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The very real threats of seismic activity – such as an earthquake like the 1980 event that caused wide-spread damage or a volcanic eruption, which might rebury 250 years of excavation in a day – make the most detailed documentation a primary responsibility.

Therefore, the Pompeii Quadriporticus Project is conducting an integrated campaign of three-dimensional digital documentation combined with a detailed analysis of the building's masonry fabrics. For the first process, digital documentation, we are employing both a 3D laser scanner and photogrammetric techniques to capture the spatial information of the Quadriporticus' dimensions and architectural details with exceptional precision and accuracy. The point clouds and 3D meshes generated by these recording methods are also serving as the platform for our GIS analyses, which integrate the results of our second methodology: masonry analysis.

Masonry analysis, in brief, considers the materials, style of construction, and any alterations to each wall's masonry to produce an individual record for every wall of a structure. This process simultaneously builds up a comparative database of fabrics for comparison both within this building and among other buildings. More importantly, determining the manner that each wall interacts with those walls and features with which it is in physical contact reveals the stratigraphic evidence to put these walls into a relative chronological sequence. The end product of this method is a clear plan of the different phases of construction – founded upon thousands of individual empirical observations – that succinctly maps out the building’s history.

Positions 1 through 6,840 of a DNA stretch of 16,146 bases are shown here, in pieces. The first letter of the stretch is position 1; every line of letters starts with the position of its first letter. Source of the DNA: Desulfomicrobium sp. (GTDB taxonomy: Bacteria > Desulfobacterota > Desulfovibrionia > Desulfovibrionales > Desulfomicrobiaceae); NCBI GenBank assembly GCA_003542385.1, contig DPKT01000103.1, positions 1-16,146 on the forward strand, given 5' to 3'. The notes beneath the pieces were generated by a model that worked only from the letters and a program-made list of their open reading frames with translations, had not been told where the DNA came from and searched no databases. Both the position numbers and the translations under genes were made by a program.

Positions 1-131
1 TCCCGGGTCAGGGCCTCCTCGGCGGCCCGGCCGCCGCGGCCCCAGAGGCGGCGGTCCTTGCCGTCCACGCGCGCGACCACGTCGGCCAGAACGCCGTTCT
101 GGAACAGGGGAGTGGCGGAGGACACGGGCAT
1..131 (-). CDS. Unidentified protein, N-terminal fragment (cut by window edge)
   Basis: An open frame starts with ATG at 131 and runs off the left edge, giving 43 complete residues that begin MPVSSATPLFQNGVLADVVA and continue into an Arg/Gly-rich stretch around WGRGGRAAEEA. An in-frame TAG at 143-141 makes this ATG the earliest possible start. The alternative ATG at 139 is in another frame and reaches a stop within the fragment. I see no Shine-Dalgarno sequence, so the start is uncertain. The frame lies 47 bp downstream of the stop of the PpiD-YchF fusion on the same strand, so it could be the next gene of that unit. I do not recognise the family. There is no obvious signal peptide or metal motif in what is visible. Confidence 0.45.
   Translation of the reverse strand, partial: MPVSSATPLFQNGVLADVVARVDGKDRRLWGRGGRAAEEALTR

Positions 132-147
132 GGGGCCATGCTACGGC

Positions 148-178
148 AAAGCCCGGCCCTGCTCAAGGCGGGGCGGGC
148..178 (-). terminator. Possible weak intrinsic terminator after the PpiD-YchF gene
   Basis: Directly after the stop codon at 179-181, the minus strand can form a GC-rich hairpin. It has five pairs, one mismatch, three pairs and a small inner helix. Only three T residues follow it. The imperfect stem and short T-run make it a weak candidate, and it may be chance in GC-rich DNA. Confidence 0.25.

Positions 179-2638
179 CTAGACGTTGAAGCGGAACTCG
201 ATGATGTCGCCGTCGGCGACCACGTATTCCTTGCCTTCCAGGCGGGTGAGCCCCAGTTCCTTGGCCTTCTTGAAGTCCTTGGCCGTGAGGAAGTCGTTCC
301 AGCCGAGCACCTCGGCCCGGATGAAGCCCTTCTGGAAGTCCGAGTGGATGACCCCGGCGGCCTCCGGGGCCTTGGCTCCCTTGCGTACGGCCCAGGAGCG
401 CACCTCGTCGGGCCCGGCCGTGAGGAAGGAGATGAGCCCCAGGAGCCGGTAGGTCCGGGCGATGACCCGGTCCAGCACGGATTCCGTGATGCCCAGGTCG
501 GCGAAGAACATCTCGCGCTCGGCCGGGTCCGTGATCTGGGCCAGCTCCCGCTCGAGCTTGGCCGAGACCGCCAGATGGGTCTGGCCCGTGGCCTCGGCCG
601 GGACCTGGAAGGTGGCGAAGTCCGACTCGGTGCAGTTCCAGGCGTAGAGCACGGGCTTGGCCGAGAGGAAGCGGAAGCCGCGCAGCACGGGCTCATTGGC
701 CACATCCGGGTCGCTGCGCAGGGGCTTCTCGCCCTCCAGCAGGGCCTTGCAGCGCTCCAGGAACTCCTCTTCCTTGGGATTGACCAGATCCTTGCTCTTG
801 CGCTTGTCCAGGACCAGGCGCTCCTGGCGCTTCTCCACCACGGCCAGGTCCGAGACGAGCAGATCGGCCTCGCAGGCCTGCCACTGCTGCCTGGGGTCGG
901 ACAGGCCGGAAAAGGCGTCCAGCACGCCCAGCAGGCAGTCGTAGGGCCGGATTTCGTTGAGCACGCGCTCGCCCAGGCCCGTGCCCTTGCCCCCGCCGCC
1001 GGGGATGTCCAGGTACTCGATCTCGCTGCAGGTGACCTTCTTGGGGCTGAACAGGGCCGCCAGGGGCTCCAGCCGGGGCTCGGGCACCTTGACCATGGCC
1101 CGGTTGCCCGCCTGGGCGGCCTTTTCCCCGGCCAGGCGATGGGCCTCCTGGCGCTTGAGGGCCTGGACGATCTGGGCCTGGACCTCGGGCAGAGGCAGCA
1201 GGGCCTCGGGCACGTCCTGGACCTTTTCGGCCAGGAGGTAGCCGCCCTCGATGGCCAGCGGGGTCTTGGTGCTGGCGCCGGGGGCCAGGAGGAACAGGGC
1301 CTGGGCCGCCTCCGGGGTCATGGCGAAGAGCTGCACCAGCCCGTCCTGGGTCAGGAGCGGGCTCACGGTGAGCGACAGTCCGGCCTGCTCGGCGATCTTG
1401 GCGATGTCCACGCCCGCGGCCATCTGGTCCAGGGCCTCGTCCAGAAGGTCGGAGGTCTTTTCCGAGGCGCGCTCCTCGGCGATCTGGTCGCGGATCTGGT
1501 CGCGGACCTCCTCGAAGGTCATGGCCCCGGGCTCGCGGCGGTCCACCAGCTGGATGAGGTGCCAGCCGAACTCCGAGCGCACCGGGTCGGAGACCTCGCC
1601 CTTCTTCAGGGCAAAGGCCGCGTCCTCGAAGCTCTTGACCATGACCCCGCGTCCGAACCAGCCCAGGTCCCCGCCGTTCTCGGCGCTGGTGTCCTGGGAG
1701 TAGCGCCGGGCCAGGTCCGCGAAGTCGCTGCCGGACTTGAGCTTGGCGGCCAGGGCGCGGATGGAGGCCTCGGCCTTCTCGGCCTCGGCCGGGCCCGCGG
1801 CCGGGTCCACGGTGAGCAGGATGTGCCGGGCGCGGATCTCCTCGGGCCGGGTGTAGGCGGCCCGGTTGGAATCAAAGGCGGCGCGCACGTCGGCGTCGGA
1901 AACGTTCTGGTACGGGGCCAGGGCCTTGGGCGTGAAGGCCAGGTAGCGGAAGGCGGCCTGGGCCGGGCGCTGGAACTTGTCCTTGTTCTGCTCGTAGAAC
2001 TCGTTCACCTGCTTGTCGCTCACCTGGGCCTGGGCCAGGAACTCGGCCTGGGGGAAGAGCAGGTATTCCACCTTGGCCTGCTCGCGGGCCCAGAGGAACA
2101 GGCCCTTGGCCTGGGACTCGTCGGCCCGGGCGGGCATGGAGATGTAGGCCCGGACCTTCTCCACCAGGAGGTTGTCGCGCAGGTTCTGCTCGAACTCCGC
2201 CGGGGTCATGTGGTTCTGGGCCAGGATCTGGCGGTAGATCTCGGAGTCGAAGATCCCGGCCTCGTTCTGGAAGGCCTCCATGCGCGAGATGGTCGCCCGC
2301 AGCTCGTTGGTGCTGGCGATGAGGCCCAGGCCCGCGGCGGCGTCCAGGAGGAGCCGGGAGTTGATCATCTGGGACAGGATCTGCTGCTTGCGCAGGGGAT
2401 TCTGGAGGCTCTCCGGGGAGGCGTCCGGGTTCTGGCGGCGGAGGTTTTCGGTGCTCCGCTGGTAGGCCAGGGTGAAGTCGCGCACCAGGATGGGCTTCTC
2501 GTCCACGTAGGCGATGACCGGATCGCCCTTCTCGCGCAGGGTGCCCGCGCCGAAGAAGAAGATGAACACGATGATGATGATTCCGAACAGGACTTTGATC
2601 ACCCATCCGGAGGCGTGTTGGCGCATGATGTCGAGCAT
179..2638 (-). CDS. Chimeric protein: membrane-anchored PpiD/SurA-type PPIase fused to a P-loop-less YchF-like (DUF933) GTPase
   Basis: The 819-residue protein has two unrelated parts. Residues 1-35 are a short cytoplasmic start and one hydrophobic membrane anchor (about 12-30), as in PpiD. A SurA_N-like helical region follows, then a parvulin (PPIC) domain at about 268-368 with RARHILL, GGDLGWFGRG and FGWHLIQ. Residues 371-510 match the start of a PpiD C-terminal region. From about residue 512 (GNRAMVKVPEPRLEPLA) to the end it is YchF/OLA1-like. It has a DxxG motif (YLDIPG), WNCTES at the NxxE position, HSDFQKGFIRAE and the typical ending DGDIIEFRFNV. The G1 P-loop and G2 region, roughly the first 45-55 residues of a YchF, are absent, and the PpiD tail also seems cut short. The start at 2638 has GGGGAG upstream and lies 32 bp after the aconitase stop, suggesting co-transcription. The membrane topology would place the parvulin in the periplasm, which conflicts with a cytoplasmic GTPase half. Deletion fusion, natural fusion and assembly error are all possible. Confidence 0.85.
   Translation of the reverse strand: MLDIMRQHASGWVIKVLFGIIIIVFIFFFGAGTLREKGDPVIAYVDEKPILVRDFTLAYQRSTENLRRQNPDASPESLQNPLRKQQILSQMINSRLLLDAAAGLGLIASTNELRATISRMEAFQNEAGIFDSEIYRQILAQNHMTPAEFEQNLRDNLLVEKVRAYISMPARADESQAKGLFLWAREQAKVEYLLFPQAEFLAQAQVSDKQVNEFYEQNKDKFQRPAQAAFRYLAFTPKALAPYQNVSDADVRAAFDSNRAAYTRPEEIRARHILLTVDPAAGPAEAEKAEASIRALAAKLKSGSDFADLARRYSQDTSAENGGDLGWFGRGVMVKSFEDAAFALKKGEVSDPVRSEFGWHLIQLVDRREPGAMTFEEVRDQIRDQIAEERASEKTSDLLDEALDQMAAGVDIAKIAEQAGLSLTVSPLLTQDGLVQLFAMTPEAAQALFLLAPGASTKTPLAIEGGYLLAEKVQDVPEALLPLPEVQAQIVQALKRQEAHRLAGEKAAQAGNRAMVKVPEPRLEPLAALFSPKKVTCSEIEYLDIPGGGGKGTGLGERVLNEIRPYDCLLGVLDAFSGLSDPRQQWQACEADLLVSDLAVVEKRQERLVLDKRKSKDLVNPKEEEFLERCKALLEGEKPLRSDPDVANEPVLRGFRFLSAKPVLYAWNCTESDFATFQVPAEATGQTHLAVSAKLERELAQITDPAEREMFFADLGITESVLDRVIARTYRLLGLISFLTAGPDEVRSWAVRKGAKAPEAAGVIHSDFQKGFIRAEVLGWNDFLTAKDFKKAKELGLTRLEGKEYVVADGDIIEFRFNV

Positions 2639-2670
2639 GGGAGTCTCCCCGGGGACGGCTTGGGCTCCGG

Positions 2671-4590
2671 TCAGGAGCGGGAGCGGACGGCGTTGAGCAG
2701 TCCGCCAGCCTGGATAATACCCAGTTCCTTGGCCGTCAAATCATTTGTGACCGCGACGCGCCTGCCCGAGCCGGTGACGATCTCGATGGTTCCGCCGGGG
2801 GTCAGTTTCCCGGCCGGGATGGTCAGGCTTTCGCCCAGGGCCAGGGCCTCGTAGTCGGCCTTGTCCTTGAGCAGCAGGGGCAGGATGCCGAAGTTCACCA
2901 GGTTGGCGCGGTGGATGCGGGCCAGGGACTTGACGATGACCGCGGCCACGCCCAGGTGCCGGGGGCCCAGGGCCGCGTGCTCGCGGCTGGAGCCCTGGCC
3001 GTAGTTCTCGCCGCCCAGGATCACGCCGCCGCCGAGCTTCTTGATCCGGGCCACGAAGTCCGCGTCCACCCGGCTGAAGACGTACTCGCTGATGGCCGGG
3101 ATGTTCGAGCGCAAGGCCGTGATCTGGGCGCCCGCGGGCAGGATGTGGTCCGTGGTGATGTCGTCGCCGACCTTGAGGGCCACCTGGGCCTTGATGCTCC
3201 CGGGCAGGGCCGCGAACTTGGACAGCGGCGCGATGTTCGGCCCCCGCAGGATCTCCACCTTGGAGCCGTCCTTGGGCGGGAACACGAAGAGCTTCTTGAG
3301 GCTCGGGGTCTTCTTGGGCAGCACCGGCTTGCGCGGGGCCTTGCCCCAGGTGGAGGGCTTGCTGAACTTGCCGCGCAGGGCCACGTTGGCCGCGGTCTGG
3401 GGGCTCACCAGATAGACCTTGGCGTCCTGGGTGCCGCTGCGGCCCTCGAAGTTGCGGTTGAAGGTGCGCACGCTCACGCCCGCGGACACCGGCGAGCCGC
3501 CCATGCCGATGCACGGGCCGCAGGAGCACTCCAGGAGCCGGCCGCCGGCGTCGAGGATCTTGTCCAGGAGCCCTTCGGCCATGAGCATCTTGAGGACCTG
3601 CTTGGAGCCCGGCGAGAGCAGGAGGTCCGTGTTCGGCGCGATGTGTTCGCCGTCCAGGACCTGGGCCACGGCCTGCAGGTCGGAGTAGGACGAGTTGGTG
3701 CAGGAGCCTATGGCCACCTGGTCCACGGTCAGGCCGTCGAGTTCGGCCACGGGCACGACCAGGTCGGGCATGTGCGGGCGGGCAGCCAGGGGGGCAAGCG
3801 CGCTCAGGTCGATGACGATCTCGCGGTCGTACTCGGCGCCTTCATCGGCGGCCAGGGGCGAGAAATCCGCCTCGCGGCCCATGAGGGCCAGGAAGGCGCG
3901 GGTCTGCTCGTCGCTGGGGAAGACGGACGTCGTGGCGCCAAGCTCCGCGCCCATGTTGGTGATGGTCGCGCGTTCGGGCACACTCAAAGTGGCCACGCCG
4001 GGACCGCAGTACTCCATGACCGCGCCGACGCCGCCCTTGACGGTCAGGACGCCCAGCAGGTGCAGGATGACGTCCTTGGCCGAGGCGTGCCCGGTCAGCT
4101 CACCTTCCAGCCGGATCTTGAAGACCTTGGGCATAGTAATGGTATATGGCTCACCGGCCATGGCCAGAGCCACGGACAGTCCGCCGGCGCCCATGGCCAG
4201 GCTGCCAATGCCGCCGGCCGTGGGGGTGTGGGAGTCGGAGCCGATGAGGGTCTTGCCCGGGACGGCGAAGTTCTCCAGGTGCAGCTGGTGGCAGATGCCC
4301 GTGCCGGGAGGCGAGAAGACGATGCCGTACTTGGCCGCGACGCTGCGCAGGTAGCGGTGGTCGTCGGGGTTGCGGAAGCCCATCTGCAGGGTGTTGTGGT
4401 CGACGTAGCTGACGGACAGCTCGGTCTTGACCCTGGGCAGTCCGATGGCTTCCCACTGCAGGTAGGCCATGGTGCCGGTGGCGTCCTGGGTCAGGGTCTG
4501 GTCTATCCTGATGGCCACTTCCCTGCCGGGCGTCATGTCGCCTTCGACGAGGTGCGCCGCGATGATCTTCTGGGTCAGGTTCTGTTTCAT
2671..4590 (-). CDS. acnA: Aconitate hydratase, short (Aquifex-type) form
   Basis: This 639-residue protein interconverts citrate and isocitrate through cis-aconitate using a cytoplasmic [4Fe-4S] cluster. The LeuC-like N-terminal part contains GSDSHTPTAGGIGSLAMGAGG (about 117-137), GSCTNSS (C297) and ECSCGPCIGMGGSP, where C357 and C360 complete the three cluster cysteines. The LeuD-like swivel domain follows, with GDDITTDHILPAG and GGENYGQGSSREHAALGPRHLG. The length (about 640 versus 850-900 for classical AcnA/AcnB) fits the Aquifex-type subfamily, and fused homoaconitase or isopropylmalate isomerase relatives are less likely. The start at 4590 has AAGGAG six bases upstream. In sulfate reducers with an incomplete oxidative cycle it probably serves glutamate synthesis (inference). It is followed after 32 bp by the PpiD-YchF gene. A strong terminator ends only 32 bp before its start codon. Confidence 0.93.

A more detailed discussion of how to determine and use stratigraphic relationships in masonry analysis can be found in Ellis, S., T. Gregory, E. Poehler and K. Cole. 2008. “A New Method for Studying Architecture and Integrating Legacy Data: A case study from Isthmia, Greece.” In Allison, P. (ed.), Dealing with Legacy Data, Internet Archaeology. (login required)

These results will ultimately link to the excavated stratigraphic and architectural data captured from insulae VIII.7-1-15, I.1.1-10, and the Porta Stabia by the Pompeii Archaeological research Project: Porta Stabia. To directly relate masses of archaeological data across two independent but related field projects represents an important leap forward in Pompeian archaeology.


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